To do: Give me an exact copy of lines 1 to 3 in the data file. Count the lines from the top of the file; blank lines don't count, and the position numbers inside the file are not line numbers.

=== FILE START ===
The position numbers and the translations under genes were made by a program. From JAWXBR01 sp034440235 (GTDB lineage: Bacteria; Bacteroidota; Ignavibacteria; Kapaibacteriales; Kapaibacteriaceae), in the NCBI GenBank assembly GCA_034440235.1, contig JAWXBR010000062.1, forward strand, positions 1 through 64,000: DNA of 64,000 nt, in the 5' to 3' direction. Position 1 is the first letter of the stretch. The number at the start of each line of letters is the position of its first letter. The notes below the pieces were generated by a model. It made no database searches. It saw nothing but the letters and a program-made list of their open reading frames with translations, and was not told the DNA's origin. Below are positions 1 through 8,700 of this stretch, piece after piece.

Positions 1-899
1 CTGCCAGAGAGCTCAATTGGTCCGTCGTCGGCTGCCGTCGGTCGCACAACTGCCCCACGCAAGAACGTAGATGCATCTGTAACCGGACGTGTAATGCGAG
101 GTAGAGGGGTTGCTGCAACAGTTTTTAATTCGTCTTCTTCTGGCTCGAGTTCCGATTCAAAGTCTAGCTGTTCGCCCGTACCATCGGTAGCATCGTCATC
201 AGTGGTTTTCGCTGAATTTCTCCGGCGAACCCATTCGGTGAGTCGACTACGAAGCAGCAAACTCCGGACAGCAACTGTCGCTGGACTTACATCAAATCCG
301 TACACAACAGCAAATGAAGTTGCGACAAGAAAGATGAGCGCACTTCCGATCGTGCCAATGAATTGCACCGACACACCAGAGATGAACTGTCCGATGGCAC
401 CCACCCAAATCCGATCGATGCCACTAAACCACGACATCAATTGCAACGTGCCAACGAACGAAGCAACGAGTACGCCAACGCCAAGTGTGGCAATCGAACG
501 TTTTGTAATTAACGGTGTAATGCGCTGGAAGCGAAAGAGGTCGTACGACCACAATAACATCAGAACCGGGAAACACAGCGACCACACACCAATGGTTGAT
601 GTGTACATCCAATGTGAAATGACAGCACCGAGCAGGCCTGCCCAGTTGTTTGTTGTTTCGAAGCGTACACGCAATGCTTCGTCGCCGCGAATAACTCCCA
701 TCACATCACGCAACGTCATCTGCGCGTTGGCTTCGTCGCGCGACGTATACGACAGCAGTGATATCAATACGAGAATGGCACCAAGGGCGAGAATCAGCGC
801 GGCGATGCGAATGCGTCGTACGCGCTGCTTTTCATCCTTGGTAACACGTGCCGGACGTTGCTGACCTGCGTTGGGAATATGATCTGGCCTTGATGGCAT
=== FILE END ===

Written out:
The position numbers and the translations under genes were made by a program. From JAWXBR01 sp034440235 (GTDB lineage: Bacteria; Bacteroidota; Ignavibacteria; Kapaibacteriales; Kapaibacteriaceae), in the NCBI GenBank assembly GCA_034440235.1, contig JAWXBR010000062.1, forward strand, positions 1 through 64,000: DNA of 64,000 nt, in the 5' to 3' direction. Position 1 is the first letter of the stretch. The number at the start of each line of letters is the position of its first letter. The notes below the pieces were generated by a model. It made no database searches. It saw nothing but the letters and a program-made list of their open reading frames with translations, and was not told the DNA's origin. Below are positions 1 through 8,700 of this stretch, piece after piece.

Positions 1-899
1 CTGCCAGAGAGCTCAATTGGTCCGTCGTCGGCTGCCGTCGGTCGCACAACTGCCCCACGCAAGAACGTAGATGCATCTGTAACCGGACGTGTAATGCGAG